Spaces to visit

There are three buildings across the Bodleian Libraries accessible to visitors: the Old Bodleian Library (with four historic rooms and a library), the magnificent Georgian Radcliffe Camera and the modern Weston Library.

Please note that all sites are working libraries, so many spaces are not accessible to visitors; given their use, we ask that visitors are quiet on the Old Bodleian Library site.


Old Bodleian Library Weston Library

Old Bodleian Library

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Within the Old Bodleian Library there are five internal spaces to visit, all accessed via the Proscholium on the ground floor. Please note that Duke Humfrey’s Library, the only area where visitors can see old books on original bookshelves, is on the first floor and is regrettably not wheelchair accessible.


Two people standing in historic room

Divinity School 

Located on the ground floor of the Old Library, this splendid medieval room is the University’s oldest teaching and examination room used for the study of Theology. Considered to be a masterpiece of late Gothic architecture, it was built between 1424–88.

The Divinity School features in numerous Harry Potter films, including The Philosopher’s Stone and The Goblet of Fire.

Visit: By tour or individual visit

Visit the Divinity School

Convocation House, Old Bodleian Library, Oxford

Convocation House

Convocation House is a 17th-century room, constructed as a meeting place for the University’s supreme legislative body. Convocation House briefly housed Charles I’s Parliament while the King was resident in Oxford during the Civil War, for the period 1642–6. 

Visit: By tour only

Visit Convocation House

Two people standing in wood-panelled room

Chancellor's Court

Chancellor's Court, connected to Convocation House, is the University’s former courtroom. Formerly known as the Apodyterium, this is a square room with a fan-vaulted ceiling and panelling from the 1630s.

Visit: By tour only

Visit Chancellor's Court

Duke Humfrey's Library

Duke Humfrey’s Library

Duke Humfrey’s Library is the most ancient library room and the atmospheric heart of the library. Tours pass through the oldest section of the library, built between 1610–12. Featuring wooden desks and reading areas; large stained glass windows; and shelves of early books across the main level and a higher gallery, many still shelved in the pre-19th-century manner with the spines facing inward.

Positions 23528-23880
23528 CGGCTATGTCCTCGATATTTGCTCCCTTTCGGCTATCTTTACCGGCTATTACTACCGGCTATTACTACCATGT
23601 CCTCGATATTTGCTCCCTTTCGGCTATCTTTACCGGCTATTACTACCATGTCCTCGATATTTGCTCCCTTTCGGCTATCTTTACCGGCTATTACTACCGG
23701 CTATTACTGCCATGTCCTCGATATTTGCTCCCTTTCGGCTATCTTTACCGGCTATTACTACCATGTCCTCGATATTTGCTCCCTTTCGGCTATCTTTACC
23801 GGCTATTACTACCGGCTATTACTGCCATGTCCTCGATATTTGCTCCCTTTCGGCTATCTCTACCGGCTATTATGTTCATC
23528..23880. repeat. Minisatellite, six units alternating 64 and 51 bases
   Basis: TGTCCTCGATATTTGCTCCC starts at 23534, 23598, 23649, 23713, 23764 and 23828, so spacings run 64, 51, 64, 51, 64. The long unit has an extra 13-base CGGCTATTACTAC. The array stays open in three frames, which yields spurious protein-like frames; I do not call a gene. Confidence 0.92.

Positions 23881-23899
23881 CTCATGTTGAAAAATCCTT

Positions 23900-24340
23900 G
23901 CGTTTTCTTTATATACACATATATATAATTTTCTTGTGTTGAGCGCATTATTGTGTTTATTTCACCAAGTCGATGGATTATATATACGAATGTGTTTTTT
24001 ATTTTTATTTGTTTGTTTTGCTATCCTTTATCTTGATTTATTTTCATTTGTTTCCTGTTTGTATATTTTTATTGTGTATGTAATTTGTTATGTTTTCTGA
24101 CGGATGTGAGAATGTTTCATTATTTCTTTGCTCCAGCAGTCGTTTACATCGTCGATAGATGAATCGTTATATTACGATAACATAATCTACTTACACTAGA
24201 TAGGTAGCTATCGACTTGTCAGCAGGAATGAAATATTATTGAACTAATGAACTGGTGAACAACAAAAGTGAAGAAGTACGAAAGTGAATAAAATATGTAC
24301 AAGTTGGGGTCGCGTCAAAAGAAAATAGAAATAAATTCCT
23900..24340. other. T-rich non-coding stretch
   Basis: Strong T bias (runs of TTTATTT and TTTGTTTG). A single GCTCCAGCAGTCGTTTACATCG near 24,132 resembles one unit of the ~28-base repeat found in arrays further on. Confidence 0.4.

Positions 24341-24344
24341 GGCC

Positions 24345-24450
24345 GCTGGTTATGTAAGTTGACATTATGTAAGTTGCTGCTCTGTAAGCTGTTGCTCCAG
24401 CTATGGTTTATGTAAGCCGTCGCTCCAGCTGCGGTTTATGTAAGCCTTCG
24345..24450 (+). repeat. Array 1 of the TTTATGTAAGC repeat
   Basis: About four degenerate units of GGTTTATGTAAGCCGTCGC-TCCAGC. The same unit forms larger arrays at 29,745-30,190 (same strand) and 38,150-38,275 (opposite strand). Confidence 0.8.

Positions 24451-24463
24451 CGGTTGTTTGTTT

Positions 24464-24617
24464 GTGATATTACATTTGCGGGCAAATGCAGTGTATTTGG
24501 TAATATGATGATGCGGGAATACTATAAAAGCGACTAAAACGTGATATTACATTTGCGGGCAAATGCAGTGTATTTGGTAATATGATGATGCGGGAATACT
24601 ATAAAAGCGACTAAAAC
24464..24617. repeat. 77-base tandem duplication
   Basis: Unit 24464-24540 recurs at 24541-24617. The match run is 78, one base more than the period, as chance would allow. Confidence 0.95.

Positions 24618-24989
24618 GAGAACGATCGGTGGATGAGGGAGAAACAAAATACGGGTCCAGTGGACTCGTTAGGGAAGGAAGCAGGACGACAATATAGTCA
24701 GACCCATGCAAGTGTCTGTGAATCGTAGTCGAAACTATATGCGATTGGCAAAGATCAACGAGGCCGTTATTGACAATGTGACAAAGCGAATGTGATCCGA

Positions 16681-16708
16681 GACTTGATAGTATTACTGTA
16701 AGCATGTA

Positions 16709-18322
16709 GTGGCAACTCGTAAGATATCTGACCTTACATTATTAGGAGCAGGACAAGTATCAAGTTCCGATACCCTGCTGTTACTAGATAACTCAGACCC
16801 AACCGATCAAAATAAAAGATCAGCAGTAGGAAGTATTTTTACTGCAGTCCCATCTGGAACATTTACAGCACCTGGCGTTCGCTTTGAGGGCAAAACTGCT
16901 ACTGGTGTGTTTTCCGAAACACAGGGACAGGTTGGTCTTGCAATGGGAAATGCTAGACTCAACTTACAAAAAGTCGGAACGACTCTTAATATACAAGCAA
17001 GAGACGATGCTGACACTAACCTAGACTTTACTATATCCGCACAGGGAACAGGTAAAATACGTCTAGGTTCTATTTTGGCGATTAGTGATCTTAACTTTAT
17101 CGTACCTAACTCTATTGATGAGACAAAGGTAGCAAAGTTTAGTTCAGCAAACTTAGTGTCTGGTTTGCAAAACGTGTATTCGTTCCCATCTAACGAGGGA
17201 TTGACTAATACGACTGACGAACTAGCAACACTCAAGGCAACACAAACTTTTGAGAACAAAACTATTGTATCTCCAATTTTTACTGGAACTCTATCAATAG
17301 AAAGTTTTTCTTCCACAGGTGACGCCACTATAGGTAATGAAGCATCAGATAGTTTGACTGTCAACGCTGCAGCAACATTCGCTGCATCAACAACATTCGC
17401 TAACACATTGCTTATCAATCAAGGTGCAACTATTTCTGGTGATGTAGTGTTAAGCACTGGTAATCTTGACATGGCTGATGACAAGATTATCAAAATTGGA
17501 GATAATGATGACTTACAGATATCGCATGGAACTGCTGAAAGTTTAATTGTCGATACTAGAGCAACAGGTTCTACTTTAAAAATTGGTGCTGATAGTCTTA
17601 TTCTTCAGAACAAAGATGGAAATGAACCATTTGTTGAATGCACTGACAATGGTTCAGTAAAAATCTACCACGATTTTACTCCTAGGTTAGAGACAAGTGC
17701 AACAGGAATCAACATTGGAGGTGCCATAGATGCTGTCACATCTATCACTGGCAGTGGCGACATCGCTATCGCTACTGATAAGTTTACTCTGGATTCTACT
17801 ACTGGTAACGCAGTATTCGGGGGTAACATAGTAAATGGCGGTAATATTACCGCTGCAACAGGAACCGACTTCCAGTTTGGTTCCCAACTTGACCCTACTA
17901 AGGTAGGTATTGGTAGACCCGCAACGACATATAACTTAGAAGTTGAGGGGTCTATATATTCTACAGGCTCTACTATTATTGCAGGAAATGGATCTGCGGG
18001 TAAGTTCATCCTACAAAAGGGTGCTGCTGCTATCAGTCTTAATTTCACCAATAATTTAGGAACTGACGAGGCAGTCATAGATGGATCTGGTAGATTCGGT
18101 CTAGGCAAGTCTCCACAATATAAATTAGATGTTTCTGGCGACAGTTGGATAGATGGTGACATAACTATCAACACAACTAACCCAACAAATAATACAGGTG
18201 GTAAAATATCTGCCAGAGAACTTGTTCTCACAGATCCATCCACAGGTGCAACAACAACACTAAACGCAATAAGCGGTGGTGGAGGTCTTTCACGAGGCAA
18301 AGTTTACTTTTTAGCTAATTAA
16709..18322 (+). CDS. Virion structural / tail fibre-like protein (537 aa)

Please note, it is not possible to touch any books when visiting Duke Humfrey's Library.

Visit: By tour only

Visit Duke Humfrey's Library

Radcliffe Camera, Oxford

Radcliffe Camera

Funded by the eminent Dr John Radcliffe, designed by James Gibbs and built between 1737–48, this grand circular building in the middle of Radcliffe Square is an iconic landmark in Oxford and a working library.

Visit: By tour only

Visit the Radcliffe Camera

Children looking at the display in the Proscholium, Old Bodleian Library


The Proscholium is the entrance hall from the Old Library, built between 1610–12 as a vestibule to the Divinity School underneath the extension to Duke Humfrey’s Library. Today it displays materials from the Bodleian’s collections about the history of, and research led by, the University.

Group tours normally start in the Proscholium.

Visit: Free entry or by tour

Visit the Proscholium

Old Schools Quadrangle, Bodleian Libraries, Oxford

Old Schools Quadrangle

The external quadrangle provides a great 360O view of the Old Library building, a fine example of Gothic architecture constructed between 1610–19. Here you can find the statue of the Third Earl of Pembroke, Chancellor of the University of Oxford from 1617–30 who donated an important collection of manuscripts to the library. 

The Bodleian Shop is located in the Old Schools Quadrangle, while the Bodleian’s Ticket Office is located by the Great Gate. Entrance to the Old Library is from the quadrangle through the main door to the Proscholium.

Visit: Free entry

Visit the Old Schools Quadrangle

Weston Library

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At the modern Weston Library, the home of the Bodleian’s special collections and a working library and research centre for studying the Bodleian’s greatest treasures, you can experience exhibitions, events and displays featuring the Libraries’ famous collections, or visit the popular café and shop. 

Free Wi-Fi is available in the Weston.

Large atrium under library

Blackwell Hall

Blackwell Hall is the Weston Library's splendid entrance atrium with a colonnade overlooking Broad Street. The exhibition rooms, Bodleian Café and The Zvi Meitar Bodleian Libraries Shop can all be accessed via Blackwell Hall. 

Visit: Free entry

Schoolgirls looking at the display

S T Lee Gallery and The Treasury

The Weston Library houses two exhibition galleries – the S T Lee Gallery and The Treasury. Here you can view the finest books, manuscripts, prints, maps and drawings in the Bodleian's collections through a changing programme of exhibitions. 

Visit: Free entry

See current and future exhibitions

Benugo Cafe

The Bodleian Café

The Bodleian Café is situated in Blackwell Hall. From the café, visitors can look upon book-lined galleries and the inner workings of the library.

Opening times

Monday – Friday: 8.30am – 5pm
Saturday: 9am – 5pm
Sunday: 11am – 5pm

Visit the Bodleian Café

Other sites

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Public events and activities also take place at the Taylor Institution Library and the Radcliffe Science Library.

Students working in a library

The Taylor Institution Library

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A stone and glass building

The Radcliffe Science Library

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